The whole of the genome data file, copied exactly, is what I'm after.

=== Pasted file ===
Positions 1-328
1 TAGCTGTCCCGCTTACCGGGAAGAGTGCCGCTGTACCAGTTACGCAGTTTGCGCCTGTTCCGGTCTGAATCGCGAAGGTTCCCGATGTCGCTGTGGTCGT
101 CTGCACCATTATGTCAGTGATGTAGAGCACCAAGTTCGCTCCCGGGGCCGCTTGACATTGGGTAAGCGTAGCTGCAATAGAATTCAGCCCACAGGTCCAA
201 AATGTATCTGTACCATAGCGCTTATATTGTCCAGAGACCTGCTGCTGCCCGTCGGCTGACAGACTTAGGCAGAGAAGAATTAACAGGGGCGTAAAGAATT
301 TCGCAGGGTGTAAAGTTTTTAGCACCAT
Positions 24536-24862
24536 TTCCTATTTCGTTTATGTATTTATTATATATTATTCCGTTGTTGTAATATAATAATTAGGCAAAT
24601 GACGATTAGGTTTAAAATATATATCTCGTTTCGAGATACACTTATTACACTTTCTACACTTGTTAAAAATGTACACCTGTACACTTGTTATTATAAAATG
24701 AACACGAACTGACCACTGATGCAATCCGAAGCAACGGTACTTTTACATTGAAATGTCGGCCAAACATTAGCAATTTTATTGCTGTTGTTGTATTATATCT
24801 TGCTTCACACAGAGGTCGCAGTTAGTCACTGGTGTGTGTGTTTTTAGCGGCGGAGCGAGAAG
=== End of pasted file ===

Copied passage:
Positions 1-328
1 TAGCTGTCCCGCTTACCGGGAAGAGTGCCGCTGTACCAGTTACGCAGTTTGCGCCTGTTCCGGTCTGAATCGCGAAGGTTCCCGATGTCGCTGTGGTCGT
101 CTGCACCATTATGTCAGTGATGTAGAGCACCAAGTTCGCTCCCGGGGCCGCTTGACATTGGGTAAGCGTAGCTGCAATAGAATTCAGCCCACAGGTCCAA
201 AATGTATCTGTACCATAGCGCTTATATTGTCCAGAGACCTGCTGCTGCCCGTCGGCTGACAGACTTAGGCAGAGAAGAATTAACAGGGGCGTAAAGAATT
301 TCGCAGGGTGTAAAGTTTTTAGCACCAT
Positions 24536-24862
24536 TTCCTATTTCGTTTATGTATTTATTATATATTATTCCGTTGTTGTAATATAATAATTAGGCAAAT
24601 GACGATTAGGTTTAAAATATATATCTCGTTTCGAGATACACTTATTACACTTTCTACACTTGTTAAAAATGTACACCTGTACACTTGTTATTATAAAATG
24701 AACACGAACTGACCACTGATGCAATCCGAAGCAACGGTACTTTTACATTGAAATGTCGGCCAAACATTAGCAATTTTATTGCTGTTGTTGTATTATATCT
24801 TGCTTCACACAGAGGTCGCAGTTAGTCACTGGTGTGTGTGTTTTTAGCGGCGGAGCGAGAAG